#309 Rodenbach – Grand Cru

Rodenbach Grand CruName: Grand Cru
Brewery: Rodenbach (Palm) (Roeselare, Belgium)
Style: Sour Ale
ABV: 6%
Source: Galbraith’s Alehouse

There are beers make wonderful husbands, beers that are only good for one-night-stands, and then… Then there are sours.

A sour is the absolute worst kind of lover. They’re the ones that live in mysterious and far-flung places, that never email or remember your birthday, that eventually show up unannounced on your doorstep with stories about how they’ve been held hostage in North Korea for the past six months and that’s why they never answered your Skype calls.

And even though you swore you wouldn’t, you’ll be charmed by his fancy European accents and exotic musky perfume, and once again you’ll let a sour into your home and heart. You’ll fall head-over-heels, just like every other time, and when you wake up in the morning he’ll be gone.

Goddamn those beautiful bastards.

What I’m getting at (with this analogy that seems oddly revealing/specific but actually isn’t, no really), is that sours to me are the most elusive beers of all. Every time I have a really good one it blows my mind, and then I spend the next three months wondering where my next sip’s coming from.

As far as I know no NZ brewery has ever made a sour (see comments section for inevitable correction), or at least none are making them right now. They’re tricky bastards to brew, apparently, because the wild yeast and bacteria that’s needed can infect all the other beer in the brewery.

Barely anyone stocks them either, so when I start getting a hankering for that mouth-puckering thrill that only a sour can deliver, sucking a lemon is generally my only option.

Imagine my delight then, when I heard that one of those good-looking rogues was not only in town, but hanging out at my favorite bar.

It was everything I’d been longing for. The aroma was intensely vinegary, with oak and a light waft of fresh cherries. In the mouth there was some sweetness, which I need in a sour, less vinegar than on the nose and more fruit. Despite the sweetness it was still thrillingly tart, to the extent that the memory alone is causing a saliva flood in my mouth.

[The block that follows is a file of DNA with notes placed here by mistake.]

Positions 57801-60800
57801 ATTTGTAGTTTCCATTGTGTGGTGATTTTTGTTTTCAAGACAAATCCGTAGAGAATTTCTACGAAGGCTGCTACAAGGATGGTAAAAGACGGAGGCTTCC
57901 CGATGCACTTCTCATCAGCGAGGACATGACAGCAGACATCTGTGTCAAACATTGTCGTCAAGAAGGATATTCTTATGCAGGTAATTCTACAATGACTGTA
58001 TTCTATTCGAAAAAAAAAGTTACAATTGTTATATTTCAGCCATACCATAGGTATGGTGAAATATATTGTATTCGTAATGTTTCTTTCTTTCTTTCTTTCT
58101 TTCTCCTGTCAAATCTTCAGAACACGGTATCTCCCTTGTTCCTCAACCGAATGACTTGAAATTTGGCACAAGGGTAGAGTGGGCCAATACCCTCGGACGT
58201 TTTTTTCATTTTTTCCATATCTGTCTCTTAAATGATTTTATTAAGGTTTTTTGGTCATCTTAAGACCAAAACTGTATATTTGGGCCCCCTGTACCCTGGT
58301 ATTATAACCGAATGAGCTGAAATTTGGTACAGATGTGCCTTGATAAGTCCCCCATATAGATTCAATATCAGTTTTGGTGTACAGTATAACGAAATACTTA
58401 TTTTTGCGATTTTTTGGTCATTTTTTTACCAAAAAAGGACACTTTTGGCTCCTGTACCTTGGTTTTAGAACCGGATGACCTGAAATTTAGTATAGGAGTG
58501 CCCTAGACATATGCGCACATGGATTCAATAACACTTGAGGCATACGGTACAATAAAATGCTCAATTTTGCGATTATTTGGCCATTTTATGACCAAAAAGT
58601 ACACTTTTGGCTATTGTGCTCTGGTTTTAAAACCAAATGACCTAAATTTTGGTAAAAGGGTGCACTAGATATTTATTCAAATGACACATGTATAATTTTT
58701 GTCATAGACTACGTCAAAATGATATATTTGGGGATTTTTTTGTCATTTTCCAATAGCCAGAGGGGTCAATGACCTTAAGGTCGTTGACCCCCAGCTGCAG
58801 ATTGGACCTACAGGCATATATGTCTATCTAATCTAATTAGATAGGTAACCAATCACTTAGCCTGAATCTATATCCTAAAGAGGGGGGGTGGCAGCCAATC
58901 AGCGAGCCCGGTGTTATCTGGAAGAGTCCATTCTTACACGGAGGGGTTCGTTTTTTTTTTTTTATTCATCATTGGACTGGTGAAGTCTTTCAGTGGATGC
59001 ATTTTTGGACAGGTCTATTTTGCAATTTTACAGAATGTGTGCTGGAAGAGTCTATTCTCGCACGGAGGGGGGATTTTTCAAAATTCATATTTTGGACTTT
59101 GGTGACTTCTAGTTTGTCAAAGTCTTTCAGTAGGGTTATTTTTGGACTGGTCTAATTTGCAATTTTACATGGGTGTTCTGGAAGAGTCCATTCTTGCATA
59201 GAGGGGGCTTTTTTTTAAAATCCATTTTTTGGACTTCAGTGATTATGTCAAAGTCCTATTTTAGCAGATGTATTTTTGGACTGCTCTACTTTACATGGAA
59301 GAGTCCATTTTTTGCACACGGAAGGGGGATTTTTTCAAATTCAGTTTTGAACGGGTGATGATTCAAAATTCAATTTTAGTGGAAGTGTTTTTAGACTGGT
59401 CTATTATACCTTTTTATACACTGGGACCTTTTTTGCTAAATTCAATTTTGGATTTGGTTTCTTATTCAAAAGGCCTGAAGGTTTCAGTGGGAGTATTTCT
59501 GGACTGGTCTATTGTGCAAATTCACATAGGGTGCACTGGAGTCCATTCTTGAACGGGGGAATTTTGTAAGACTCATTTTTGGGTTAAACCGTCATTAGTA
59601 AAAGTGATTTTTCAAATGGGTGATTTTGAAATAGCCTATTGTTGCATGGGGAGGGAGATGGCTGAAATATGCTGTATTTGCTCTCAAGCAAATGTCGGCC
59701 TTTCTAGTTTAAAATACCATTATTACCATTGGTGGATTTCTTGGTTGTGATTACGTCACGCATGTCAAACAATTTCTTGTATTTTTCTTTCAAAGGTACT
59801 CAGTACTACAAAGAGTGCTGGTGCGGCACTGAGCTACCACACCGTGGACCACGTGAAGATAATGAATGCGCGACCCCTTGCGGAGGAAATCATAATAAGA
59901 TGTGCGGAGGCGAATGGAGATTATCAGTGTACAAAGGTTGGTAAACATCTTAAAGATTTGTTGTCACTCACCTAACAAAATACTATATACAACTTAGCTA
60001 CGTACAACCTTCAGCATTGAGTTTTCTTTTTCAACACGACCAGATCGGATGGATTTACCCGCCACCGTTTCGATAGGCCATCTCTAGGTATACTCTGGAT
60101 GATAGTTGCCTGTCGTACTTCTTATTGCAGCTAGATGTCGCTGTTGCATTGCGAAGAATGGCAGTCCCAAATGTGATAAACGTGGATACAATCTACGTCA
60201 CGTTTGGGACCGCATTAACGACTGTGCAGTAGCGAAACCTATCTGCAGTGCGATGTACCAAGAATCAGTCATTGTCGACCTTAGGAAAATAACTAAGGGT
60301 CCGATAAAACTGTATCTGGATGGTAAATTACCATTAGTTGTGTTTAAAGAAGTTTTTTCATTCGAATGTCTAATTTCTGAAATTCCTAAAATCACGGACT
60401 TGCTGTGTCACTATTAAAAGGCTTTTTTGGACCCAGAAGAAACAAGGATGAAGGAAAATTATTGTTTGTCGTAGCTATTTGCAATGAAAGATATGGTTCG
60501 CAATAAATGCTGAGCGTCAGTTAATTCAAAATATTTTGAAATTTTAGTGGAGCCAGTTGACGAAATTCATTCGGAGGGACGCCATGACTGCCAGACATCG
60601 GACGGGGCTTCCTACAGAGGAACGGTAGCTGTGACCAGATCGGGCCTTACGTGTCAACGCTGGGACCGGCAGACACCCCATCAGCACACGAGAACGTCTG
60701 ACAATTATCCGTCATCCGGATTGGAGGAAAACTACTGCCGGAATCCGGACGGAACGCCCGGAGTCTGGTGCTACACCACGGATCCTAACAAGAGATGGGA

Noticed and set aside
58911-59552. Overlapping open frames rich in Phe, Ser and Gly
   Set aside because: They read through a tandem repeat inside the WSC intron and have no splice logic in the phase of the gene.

I would have loved to try this beer in a year or more’s time to see what age had done to the young fruit notes, but do you think the bastard stuck around?

He arrived at Galbraith’s on the Saturday and by Monday night he was gone – leaving me with nothing but his photograph and a lemon to suck.

Published in: on June 28, 2012 at 6:18 pm  Comments (3)  

#240 Van Honsebrouck – St Louis Kriek

Name: St Louis Kriek
Brewery: Brouwerij Van Honsebrouck Ingelmunster, Belgium
Style: Lambic – Kriek
ABV: 4.5%
Source: Victoria Park New World

I spent my Easter the same way I’ve spent it for the last four or five years – drinking/eating too much and engaging in fierce competitions (Cricket, Pizza making, Charades, Scattegories, anything you can assign points to) with family at my Dad’s house in Greytown.

On the way out we stopped to stock up on beers at Wellington’s Thorndon New World. Would you believe I’ve never been there before? It’s incredible! I literally welled up a little bit, clutched my hand to my heart and staggered around the aisle for a few moments when I saw the selection.